- Keep an eye on the time: The moderators of a meeting also have the task of keeping an eye on the time. Also try to steer the direction of the conversation and possibly - respectfully and appreciatively - slow down participants if their answer becomes too verbose. If time is really short, you can also set a timer that is visible to everyone.
- Increases the intensity of the questions: Start with simple questions so that the participants feel included and then gradually increase the intensity or level of difficulty.
- Keep the group size manageable: If you have a fairly large group of more than 15 people, you can divide it into smaller breakout rooms for medium and difficult icebreaker questions. In smaller groups, many people are more likely to say something and the inhibitions about speaking in front of the whole team are reduced.
More than just an icebreaker: a (virtual) chocolate tasting
If you want to positively influence the good mood in your team in the long term beyond a single team meeting, company parties and fun events are a great tool for this. Our – not entirely unbiased :-) – recommendation: A (virtual)chocolate tasting . Let our chocolate professionals take you into the fascinating world of fine cocoa, try delicious, fine, sustainable and fair chocolate and learn exciting facts about the cultivation and processing of cocoa. The Theyo chocolate tastings are possible both digitally and in the classic analog format. And of course you can also combine a small round of icebreakers with delicately melting chocolate afterwards.
However, it doesn't always have to be a large organized event. A coffee break together as a team usually lightens the mood all by itself. And this is also possible from the home office: Here we share creative ideas for the virtual coffee break in the team .
Are you looking for free online games to improve your mood in the digital space? We have also put together a few ideas for you . Are you really interested in chocolate, but want to find out about alternatives? No problem – we have put together a small, fine list of ideas for online team events . Do you need to plan a digital event and don't know where to start? Here you can find out how to create the perfect online event in 6 steps. Whatever you plan to do, have fun!
A chocolate tasting is also a good way to break the ice
FAQ virtual icebreakers
What is an icebreaker question?
Icebreaker questions precede an event such as a team meeting and are intended to loosen up the group and warm up the participants. Icebreaker questions are a great way to improve the mood and “break the ice,” especially in teams where the group is still somewhat unfamiliar with one another.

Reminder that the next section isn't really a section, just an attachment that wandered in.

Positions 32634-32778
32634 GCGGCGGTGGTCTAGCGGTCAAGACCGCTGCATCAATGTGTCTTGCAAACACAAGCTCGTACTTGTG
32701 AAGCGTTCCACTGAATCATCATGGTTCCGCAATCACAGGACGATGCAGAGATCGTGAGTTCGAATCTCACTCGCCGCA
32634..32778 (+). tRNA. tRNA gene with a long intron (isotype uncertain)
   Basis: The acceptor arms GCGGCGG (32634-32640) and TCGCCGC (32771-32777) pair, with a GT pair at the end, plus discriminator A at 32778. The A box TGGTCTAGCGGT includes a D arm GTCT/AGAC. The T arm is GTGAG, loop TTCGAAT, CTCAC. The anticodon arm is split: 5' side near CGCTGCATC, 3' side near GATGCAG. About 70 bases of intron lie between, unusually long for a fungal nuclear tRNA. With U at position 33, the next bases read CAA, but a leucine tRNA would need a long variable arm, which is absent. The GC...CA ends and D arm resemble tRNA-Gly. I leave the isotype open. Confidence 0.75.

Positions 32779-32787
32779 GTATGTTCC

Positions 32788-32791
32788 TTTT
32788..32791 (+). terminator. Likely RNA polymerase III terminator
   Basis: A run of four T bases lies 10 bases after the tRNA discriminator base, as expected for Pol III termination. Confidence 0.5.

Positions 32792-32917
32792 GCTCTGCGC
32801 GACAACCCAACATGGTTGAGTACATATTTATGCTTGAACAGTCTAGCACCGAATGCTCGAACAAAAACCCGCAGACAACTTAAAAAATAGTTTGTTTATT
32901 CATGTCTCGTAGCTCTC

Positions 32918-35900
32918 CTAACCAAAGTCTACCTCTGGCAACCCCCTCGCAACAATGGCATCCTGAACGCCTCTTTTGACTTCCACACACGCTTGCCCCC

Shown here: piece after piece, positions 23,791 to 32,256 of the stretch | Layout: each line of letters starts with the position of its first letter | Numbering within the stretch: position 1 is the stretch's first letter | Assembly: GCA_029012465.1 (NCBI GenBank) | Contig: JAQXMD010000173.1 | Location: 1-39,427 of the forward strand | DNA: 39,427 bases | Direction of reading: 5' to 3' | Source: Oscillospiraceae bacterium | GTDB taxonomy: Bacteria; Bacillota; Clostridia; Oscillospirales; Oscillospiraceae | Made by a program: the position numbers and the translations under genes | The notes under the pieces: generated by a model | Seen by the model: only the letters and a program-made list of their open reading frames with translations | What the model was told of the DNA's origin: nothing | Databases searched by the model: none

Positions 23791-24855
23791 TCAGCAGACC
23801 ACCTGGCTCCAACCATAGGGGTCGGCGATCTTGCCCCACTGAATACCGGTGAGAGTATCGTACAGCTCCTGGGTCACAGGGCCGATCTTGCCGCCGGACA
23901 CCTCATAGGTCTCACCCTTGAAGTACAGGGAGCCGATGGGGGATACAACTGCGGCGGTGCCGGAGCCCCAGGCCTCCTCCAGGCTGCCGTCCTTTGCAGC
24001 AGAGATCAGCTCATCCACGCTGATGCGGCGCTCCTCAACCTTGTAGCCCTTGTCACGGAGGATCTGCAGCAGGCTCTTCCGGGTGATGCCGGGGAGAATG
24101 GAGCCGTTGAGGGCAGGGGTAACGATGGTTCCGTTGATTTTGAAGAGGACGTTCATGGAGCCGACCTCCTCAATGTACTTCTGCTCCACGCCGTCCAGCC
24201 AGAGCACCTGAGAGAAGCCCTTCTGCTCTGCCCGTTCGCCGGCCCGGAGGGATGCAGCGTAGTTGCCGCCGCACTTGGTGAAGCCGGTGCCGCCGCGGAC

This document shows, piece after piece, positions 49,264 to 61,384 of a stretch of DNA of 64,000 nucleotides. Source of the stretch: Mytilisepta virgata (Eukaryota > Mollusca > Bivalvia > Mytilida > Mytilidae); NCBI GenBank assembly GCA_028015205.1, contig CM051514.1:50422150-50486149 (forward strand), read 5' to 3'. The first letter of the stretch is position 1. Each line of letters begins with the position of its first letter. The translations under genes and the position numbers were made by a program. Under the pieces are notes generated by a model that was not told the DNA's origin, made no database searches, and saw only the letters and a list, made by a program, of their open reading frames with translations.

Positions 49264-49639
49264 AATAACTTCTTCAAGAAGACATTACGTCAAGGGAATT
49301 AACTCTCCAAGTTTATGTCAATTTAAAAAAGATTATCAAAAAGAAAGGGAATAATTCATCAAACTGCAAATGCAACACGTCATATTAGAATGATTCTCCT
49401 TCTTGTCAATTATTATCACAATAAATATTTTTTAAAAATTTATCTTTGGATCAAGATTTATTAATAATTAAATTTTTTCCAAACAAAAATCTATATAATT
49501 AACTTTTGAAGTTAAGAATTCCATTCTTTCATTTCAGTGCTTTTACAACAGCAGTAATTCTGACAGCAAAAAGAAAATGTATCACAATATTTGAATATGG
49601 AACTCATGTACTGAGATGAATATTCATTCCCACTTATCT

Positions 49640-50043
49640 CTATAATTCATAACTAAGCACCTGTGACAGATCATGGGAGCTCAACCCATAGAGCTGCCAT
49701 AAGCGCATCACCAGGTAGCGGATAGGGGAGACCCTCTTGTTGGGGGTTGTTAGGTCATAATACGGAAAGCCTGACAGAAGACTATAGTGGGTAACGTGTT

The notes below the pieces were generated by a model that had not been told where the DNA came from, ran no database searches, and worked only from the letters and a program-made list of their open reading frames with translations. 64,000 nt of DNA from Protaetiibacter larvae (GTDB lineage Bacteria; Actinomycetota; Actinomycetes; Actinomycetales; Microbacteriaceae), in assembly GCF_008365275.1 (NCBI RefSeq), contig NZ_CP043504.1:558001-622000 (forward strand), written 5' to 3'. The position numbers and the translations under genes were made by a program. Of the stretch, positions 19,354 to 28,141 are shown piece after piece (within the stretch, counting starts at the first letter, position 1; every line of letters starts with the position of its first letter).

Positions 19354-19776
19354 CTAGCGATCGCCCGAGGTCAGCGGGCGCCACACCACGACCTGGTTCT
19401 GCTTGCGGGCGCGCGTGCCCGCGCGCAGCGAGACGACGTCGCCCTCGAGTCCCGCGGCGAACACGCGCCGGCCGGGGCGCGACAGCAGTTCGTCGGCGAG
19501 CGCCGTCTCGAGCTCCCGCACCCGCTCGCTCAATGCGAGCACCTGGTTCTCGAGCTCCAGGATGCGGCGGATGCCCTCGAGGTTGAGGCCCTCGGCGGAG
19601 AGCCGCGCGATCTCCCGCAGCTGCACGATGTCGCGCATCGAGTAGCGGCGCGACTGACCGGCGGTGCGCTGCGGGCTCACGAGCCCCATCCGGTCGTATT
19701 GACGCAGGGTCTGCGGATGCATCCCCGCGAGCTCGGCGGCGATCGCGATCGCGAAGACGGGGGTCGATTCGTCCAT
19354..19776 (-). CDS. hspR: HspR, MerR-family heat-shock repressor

What are icebreaker questions in the context of virtual meetings?
Virtual “icebreakers” are activities or questions that you can incorporate into a virtual meeting so that participants get an impetus to talk about themselves and thereby break the virtual “ice” between them and other participants. The goal of digital icebreakers is, exactly like in real life, to create trust, get to know each other better and a relaxed atmosphere - even virtually.
What are good icebreaker questions?
Good icebreakers are those that make it easier to get to know each other and - ideally - reveal small personal things. So they concern the private lives of the participants without becoming too detailed or too private. Good icebreaker questions and warm-up activities are fun, memorable and bring the participants a little closer together - even virtually. A good icebreaker is of course always a digital chocolate tasting ;-)
What icebreaker questions are good to ask in a meeting?
This depends on the meeting context: If it is a more informal meeting between colleagues who already know each other (a little), you can ask more personal questions. If the context is very professional and the team is relatively unknown to each other, you should ask more general questions. You can find a list of suggestions in the previous article.
What are some fun check-in questions?
Funny icebreaker questions can help lighten the mood at the beginning and guarantee a positive atmosphere in the meeting. Funny questions can be work-related (“What made you laugh out loud in the context of work this week?”, “What is your favorite anecdote that you tell in private about work?”) or, if the team knows each other better, also Move private (“What would you do now if you had already finished work?”).
What icebreaker questions are there for team building?
Good icebreaker questions for team building are ones that foster mutual appreciation among team members and highlight shared goals. For example, you can ask what quality one member particularly values in another, and the praised person moves on to another team member.
How do you develop successful icebreaker questions?
Depending on how well the group already knows each other, you can develop your questions according to different levels of difficulty. If the participants know each other little or not at all, it is advisable to work with simple and funny questions that anyone can answer without having to think about it too much. For example, you can ask about their favorite food or what drink they like to drink at work. In any case, it is important that you clearly state in which order the participants should answer so that there is no awkward silence and everyone can prepare for your intervention.